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  • Composed by David Buckley
  • BMG / 42m

Franklin Schaffner’s 1973 film of Papillon is a strange but entertaining one, featuring enjoyable performances by Steve McQueen and Dustin Hoffman. The accuracy of Henri Charrière’s memoir on which it is based has always been challenged – and Dalton Trumbo’s screenplay took further liberties. Rather oddly, this new version – directed by Michael Noer and starring Charlie Hunnam and Rami Malek – isn’t an attempt to stick closer to the book, but seems more like a remake of the film.  Jerry Goldsmith’s score for the original is one of his best – the bittersweet main theme is outrageously beautiful, it’s got a gorgeous romantic sequence (“Gift from the Sea”, of course) and some killer action music – so David Buckley had a lot to live up to for the remake.  Inevitably, it doesn’t sound remotely like Goldsmith’s – the main theme which opens the album is a fairly pleasant if unmemorable piece highlighted by haunted choir.  Some of what follows is certainly interesting, but “fairly pleasant” it is not.

The second cue, “Tabac d’Espagne”, features a lot of processed sounds, abstract synths and a female vocalist speaking numbers in French. One certainly couldn’t accuse Buckley of doing something predictable, but it’s rather an acquired taste.  The composer alternates that sort of thing with traditionally beautiful choral music – the third cue, the outstanding “Céphale”, is really quite ravishing and undoubtedly the score’s best cue.  I have to say that even though some of it is very challenging, the score is never less than interesting, and when Buckley throws in these oases of beauty they really pack quite a punch: the strained strings in “Myrtil” are sublime.  I can’t see me wanting to return to it that often but kudos to the composer for writing something genuinely different and unexpected, quite a rarity these days.  Buckley’s Papillon is a very carefully-crafted piece of work where both terror and beauty are presented with starkness.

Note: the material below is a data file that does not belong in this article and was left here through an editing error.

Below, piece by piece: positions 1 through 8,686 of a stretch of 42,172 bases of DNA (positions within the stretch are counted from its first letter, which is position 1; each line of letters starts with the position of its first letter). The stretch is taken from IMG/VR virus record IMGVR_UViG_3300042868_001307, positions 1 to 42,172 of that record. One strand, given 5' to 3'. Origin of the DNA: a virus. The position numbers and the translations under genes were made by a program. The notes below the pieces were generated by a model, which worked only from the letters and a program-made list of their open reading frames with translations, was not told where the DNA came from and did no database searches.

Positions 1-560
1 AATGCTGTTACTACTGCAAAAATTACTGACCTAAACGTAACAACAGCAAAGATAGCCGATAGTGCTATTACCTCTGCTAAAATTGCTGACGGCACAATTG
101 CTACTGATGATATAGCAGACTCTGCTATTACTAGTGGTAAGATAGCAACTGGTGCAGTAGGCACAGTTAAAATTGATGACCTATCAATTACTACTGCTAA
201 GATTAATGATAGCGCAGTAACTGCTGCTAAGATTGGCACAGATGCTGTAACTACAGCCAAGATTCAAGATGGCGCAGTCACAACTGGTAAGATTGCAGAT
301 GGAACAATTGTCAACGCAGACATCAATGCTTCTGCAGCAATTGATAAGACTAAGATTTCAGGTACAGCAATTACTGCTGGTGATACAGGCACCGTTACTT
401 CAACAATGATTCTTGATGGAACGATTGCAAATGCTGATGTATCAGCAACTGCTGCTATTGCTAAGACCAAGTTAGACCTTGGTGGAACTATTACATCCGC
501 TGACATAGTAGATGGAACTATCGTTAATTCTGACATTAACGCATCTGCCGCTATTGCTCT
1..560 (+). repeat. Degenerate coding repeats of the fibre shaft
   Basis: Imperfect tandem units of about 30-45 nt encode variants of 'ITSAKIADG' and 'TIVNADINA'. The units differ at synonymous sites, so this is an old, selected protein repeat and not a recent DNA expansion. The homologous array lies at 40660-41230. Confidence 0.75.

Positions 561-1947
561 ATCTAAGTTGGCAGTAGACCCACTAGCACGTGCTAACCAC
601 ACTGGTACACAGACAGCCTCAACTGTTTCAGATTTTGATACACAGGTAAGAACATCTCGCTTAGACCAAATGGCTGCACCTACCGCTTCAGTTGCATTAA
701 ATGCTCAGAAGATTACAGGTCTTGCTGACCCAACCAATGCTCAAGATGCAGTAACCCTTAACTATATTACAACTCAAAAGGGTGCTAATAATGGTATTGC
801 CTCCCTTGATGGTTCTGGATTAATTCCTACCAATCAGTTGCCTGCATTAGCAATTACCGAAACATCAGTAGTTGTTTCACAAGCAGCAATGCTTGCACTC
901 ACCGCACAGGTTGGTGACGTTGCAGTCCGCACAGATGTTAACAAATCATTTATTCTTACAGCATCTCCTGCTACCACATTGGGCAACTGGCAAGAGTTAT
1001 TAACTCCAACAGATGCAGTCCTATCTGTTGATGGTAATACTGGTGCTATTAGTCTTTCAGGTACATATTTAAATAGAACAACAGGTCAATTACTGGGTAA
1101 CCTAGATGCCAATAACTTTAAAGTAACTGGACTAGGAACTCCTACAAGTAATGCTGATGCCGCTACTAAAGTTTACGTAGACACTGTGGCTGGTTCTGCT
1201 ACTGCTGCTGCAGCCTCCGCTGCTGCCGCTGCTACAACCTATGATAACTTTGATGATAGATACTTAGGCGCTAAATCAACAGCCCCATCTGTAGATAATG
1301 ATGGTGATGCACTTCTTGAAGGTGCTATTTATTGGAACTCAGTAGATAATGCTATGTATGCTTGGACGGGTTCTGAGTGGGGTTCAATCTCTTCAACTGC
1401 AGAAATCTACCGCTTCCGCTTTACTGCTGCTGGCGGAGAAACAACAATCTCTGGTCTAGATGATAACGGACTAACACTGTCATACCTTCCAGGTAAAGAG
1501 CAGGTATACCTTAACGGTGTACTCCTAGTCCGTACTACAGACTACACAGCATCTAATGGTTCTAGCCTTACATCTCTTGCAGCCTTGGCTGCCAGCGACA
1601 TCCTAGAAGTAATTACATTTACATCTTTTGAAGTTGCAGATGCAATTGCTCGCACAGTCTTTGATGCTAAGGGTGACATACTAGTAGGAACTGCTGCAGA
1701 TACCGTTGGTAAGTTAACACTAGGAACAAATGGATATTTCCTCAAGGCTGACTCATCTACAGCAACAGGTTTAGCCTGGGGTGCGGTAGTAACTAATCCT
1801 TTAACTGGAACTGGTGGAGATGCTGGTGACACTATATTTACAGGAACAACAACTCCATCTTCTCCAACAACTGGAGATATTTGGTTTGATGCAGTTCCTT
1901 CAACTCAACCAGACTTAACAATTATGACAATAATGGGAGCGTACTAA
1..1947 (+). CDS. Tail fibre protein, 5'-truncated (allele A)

Rating: ***

See also:
Papillon Jerry Goldsmith | |

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  1. ANDRE>>Cape Town (Reply) on Saturday 27 October, 2018 at 03:27

    Listened to a few tracks onYou TUbe–but the music started irritating me because of its lack of creativity and beauty and excitement. The version of CEPHALE that I heard, was performed by a Classical Guitar, an instrument that I find very appealing. Yet, after two minutes of a very dull, almost minimalist composition, I was still waiting for music that was “ravishing, and undoubtedly the score’s best cue.” I can only presume, James, that the version of ‘Cephale” you raved about was, perhaps, an orchestral version…and that the dynamics of multi-instruments was able to evoke beauty and emotion.?? There’s some marvellous guitar-playing on ‘The Man who killed Don Quixote’ by the Spanish composer, ROQUE BANOS. He created a very innovative score with evocative cues for ‘Lost Kingsom of the Moors” and ‘Ride to the Moon’. Otherwise a disppointing batch of new scores arrived including HORNER’S ‘Airplanes’ and ‘Boy in striped Pajamas’